CNL The Missing Piece Of the Hea by pengtt


									Ninth Annual IBER & TLC Conference Proceedings 2009                                             Las Vegas, NV, USA

                        CNL: The Missing Piece
                        Of the Health Care Puzzle
                                           Mary Hysell Lynd, Ph. D, R.N
                                                Assistant Professor
                                           College of Nursing & Health
                                             Wright State University
                                                Dayton, OH 45435


The health care crises is a leading topic in the USA. Health care professionals and legislators are struggling to
curtail the rising costs of health care. As is often the issue, solutions have been centered on the actual costs of
health care rather than the problems that have culminated into the rising costs. Most often the ‘health care problem
solvers’ are comprised of health care administrators and legislators rather than those health care professionals who
spend the ‘most time with patients’ and have their fingers on the pulse of the problems in health care—the nurse.
Consequently, health care costs continue to soar.
Over the past 3 decades, the delivery of nursing care has changed drastically but subsequent revision of the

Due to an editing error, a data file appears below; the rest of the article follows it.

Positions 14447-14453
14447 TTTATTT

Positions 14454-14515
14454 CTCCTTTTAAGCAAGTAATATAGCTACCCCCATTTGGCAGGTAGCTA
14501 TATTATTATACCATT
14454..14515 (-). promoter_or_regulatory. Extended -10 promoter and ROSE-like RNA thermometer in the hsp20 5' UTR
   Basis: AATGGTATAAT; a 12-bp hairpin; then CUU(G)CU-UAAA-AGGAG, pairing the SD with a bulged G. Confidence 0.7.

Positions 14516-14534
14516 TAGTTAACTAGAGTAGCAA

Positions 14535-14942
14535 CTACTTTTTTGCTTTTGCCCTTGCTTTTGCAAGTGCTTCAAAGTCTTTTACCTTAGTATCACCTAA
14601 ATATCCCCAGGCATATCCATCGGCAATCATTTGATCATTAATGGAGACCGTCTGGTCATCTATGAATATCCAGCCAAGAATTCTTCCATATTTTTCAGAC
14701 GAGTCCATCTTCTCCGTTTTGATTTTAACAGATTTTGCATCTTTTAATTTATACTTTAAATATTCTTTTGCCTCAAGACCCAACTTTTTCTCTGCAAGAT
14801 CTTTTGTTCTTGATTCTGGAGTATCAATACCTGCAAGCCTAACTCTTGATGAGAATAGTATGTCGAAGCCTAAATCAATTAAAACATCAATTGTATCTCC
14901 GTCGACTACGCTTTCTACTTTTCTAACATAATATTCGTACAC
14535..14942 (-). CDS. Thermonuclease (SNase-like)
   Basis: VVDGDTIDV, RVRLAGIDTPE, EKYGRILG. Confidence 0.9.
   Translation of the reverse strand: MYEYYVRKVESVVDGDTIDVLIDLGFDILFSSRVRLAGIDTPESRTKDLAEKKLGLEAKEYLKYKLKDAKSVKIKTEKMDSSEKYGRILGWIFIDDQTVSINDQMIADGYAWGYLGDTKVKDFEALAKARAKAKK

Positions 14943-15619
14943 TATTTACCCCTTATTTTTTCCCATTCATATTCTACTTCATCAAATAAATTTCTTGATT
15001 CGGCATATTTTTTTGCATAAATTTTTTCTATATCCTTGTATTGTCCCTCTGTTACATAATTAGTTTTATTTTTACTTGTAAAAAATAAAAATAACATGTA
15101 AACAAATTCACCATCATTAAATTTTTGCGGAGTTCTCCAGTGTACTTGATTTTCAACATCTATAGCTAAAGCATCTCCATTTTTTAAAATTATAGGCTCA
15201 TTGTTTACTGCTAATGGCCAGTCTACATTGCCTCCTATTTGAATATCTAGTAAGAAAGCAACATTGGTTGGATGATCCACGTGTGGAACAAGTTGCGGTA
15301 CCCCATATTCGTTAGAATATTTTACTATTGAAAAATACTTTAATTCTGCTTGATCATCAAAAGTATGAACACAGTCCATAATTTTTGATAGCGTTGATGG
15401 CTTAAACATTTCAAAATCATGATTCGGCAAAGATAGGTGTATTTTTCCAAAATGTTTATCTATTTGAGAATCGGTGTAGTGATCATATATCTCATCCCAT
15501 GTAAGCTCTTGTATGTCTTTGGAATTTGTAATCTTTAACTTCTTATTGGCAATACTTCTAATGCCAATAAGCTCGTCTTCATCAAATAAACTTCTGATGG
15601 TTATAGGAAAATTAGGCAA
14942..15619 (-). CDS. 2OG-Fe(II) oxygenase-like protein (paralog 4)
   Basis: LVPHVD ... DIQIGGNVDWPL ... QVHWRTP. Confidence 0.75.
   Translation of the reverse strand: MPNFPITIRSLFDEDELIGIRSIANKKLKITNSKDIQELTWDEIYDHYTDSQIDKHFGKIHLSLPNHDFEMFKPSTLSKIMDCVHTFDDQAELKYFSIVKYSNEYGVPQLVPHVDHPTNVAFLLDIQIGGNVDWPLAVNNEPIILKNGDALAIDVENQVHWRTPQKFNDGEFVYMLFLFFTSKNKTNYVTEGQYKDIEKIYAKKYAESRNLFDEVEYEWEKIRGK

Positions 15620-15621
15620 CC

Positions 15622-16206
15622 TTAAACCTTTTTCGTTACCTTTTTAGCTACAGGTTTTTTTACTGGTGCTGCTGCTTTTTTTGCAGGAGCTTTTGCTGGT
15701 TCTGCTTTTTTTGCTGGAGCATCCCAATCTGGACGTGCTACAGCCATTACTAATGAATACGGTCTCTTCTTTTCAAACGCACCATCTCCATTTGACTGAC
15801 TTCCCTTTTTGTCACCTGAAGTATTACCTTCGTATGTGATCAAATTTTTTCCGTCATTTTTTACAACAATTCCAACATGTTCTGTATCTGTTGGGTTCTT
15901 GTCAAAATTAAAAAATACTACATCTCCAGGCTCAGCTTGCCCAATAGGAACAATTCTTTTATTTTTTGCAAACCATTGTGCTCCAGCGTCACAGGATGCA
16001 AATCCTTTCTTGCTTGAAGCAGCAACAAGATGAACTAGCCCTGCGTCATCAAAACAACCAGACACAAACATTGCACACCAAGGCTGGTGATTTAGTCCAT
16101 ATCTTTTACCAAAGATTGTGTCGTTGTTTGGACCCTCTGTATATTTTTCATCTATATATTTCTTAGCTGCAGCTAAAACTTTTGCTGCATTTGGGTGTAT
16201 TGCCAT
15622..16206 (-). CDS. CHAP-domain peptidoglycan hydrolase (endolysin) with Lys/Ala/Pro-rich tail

leadership at the bedside has not changed. After the dramatic study by the Institute of Medicine (1999) reported
that approximately 90,000 individuals die yearly due to medical errors, professional nursing organizations were
eager to investigate these errors and to formulate their solution. The American Association of Colleges of Nursing
(AACN), a national accrediting agency for nursing curriculum in the USA, formulated 2 national task groups for
this purpose. As a result, the first new Master’s program in nursing, the Clinical Nurse Leader (CNL) was devised.
The CNL role would be to serve as expert clinical leader at the bedside of the patient. Since the head nurse,, who
was once considered the clinical nurse expert, had now taken on a more ‘organizational rather than unit role’—this
essential piece of the health care puzzle became a vital, missing piece of the health care puzzle. As a result, patient
care in health care facilities became fragmented and quality of care continued to decrease dramatically.
Since 2003, nearly 200 schools and universities in the USA have implemented a CNL program in their curricula.
Graduates of these programs take a national certification examination vy AACN to validate their expertise in
clinical leadership. Due to the short length of time since the graduation of the first CNLs, only minimal research
data is available to demonstrate significant results to attest to the rise in the quality of patient care. However, for
those studies completed, a definite rise in quality of care and in costs of health care have been demonstrated/ The
question is: ‘Once the CNL has been integrated as a normal role in the delivery of health care, will the role be the
missing piece of the health care puzzle’?

Key Words: health care crises, new master’s program in nursing, clinical nurse leader, quality of patient care,
decreased health care costs, AACN, Institute of Medicine


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